The death of Lucasarts

It was a sad day when Disney, the new caretakers of the Lucas empire, shut down Lucasarts. Aside from being responsible for many star wars titles, Lucasarts also were known for clever and entertaining adventure games such as Monkey Island and Grimfandango.


Many game news sources are taking a moment to remember this studio and the games that mattered to them and I felt compelled to put my two cents in as well.


I have long been a fan of Star wars and have played many, if not all of the available star wars games that have been released but a few of the games really stand out in my memory and make up a significant chunk of my personal gaming history.


I was once a supporter of the playstation consoles owning both the first and second iterations, around the time of the PS2 and the new Xbox, Microsoft seemed to get the rights for most of the new Star Wars games and when I had earned enough money from my part-time job after school I purchased an Xbox bundle that came with Tetris and an Episode 1 based title on one disk. At the same time I purchased Jedi Knight Jedi Academy. This was a time when I knew little to nothing about upcoming game titles and had to purchase things on brand recognition alone.


Cover art
Cover art (Photo credit: Wikipedia)


Jedi Knight Jedi Academy put players into the role of a young Jedi hopeful attending the newly created Jedi Academy by Luke Skywalker. Throughout the game, the player gains new force abilities some leaning more towards the darkside and some towards the lightside of the force. In addition, players could also use various weapons from the Star Wars universe. The game allowed me to visit iconic locations in the Star Wars universe and for the first time let me create my own character within that world and I loved it.


A multiplayer game where a flag carrier redire...
A multiplayer game where a flag carrier redirects a rocket using the Force. (Photo credit: Wikipedia)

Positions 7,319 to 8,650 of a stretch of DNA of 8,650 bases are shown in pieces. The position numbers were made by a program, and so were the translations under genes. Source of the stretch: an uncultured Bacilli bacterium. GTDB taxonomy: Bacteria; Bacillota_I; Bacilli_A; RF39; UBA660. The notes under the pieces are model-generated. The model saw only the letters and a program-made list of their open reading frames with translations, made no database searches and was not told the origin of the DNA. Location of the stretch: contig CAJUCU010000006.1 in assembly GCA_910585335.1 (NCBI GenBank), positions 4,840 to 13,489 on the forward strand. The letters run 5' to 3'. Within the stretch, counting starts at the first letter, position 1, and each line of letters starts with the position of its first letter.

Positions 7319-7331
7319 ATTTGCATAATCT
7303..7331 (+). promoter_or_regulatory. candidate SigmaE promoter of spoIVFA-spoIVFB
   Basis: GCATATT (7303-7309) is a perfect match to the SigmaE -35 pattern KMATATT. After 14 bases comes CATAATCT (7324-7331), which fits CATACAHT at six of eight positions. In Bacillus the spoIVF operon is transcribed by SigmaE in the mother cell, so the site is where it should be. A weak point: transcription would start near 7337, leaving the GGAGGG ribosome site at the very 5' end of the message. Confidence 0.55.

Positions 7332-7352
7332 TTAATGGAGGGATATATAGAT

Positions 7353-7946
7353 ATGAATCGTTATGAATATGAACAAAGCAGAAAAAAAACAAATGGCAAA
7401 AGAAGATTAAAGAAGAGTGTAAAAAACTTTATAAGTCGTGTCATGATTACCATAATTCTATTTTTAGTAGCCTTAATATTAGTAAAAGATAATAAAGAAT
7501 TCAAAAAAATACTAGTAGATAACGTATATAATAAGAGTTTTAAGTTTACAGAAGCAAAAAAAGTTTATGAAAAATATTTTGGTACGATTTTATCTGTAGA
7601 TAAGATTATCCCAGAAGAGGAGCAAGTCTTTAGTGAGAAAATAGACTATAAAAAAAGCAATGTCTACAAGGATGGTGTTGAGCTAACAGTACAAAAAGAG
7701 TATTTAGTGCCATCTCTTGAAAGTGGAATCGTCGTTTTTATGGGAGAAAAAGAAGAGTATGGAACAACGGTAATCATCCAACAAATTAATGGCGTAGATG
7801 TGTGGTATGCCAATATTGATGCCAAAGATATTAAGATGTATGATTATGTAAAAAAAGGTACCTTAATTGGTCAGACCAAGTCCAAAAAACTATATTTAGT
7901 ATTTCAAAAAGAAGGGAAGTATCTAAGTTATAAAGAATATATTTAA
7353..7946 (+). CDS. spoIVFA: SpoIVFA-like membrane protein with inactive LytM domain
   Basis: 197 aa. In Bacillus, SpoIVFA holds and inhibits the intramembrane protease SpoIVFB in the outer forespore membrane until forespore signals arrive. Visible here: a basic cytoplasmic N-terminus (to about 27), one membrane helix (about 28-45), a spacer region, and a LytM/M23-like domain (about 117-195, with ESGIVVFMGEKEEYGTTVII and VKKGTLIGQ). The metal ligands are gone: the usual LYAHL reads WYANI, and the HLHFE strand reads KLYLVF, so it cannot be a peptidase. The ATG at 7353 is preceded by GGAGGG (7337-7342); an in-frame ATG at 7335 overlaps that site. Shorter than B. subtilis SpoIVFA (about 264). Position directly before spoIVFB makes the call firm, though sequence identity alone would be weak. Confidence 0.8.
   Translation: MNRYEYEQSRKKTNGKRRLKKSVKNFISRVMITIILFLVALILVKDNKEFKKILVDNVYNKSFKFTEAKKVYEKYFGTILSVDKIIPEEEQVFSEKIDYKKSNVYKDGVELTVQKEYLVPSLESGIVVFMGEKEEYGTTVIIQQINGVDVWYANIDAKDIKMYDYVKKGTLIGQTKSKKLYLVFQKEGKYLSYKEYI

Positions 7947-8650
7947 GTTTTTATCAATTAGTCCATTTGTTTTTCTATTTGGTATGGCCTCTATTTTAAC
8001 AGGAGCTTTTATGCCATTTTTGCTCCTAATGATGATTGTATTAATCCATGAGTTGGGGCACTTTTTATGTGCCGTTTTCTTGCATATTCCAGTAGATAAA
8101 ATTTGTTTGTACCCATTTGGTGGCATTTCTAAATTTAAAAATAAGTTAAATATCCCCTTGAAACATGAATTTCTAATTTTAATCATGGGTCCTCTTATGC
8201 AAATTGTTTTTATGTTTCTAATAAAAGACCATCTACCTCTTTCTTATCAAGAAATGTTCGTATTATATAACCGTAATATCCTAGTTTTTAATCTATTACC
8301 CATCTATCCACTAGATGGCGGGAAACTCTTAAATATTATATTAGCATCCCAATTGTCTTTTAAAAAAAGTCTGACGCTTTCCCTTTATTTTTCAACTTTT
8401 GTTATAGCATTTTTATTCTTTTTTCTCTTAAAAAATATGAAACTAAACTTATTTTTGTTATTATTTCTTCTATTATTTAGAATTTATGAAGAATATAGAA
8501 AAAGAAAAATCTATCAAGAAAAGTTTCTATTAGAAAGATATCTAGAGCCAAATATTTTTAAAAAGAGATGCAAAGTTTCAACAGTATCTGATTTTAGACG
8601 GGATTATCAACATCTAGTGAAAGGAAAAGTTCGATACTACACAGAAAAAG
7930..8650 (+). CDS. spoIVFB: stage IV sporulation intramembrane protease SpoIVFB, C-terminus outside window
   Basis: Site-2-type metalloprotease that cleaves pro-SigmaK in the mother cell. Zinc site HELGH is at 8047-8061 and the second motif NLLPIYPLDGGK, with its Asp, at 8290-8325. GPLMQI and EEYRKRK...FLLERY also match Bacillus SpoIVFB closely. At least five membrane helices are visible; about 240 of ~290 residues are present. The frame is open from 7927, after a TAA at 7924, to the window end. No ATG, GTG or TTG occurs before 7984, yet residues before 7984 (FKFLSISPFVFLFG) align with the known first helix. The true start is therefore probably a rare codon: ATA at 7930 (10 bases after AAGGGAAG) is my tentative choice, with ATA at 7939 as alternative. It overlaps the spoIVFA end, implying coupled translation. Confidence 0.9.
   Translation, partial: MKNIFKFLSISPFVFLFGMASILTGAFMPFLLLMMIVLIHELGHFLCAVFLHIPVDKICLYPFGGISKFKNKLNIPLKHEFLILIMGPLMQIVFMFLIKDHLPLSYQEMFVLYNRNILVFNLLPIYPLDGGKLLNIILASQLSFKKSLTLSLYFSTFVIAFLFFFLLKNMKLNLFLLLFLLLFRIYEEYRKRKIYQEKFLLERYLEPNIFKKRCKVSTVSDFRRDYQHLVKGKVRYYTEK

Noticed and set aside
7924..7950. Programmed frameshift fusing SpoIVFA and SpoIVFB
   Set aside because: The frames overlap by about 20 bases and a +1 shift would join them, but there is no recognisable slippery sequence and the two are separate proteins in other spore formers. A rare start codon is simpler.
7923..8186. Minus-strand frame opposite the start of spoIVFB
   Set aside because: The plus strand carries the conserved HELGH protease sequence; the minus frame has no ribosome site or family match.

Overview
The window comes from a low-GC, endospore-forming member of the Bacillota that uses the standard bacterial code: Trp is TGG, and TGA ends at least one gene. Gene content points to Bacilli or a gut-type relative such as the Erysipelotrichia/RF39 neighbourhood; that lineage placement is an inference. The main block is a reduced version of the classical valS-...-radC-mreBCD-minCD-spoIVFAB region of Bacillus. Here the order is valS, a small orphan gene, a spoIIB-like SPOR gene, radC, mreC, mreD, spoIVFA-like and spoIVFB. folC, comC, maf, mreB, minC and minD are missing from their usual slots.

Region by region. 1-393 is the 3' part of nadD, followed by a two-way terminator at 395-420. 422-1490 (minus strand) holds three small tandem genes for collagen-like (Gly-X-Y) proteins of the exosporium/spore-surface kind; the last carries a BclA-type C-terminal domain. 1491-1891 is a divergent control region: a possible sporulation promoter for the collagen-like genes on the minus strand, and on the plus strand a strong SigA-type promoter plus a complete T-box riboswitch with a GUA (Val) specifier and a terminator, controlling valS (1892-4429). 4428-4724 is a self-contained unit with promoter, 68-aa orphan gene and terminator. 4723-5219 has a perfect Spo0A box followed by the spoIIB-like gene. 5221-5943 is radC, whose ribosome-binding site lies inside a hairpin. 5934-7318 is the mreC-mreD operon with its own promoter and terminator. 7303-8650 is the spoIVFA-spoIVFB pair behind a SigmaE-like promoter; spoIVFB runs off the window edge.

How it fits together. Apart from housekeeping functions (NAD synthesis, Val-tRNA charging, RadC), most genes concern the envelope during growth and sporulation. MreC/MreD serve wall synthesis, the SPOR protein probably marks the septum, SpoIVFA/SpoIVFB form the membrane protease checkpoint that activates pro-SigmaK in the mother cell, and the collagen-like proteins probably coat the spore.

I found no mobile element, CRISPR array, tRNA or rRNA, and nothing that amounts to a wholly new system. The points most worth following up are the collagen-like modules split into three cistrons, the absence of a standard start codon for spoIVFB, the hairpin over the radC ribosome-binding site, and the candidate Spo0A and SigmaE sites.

While the game mechanics today would feel clunky and fairly basic, at the time I had a blast trying out the various abilities and fighting with a lightsaber I had created (I chose the color and body from a menu, but it still felt like mine.) This was also the point when my love of all things Boba Fett cemented itself into my being. The game featured multiplayer which allowed players to choose a character model (one of them being mandalorian) and wage war on enemy players in iconic settings.




The other game that I have loved since it came out is Star Wars: Battlefront. Battlefront and its subsequent sequels never failed to entertain. The concept of being just another soldier on the battlefield was fairly new at the point the first game came out and it was amazing. To my knowledge this was the first time a shooter allowed you to seamlessly fight as infantry and then climb into vehicles to wreak havoc on your enemies, with later additions giving players the ability to fight in space and fight ship to ship battles.


A command post as seen in Star Wars: Battlefro...
A command post as seen in Star Wars: Battlefront. It also depicts a unit of the CIS and an AAT. (Photo credit: Wikipedia)


Both of these games were strongly influential in creating my gaming identity and my heart goes out to those at Lucasarts who lost their jobs. The silver lining to this announcement is that Disney doesn’t often sit on its licenses and they have not ruled out the possibility of having third parties develop future Star Wars games, so we just may get our Battlefront 3 or another Jedi Knight game. Time will only tell, rest in peace Lucasarts you will be missed.



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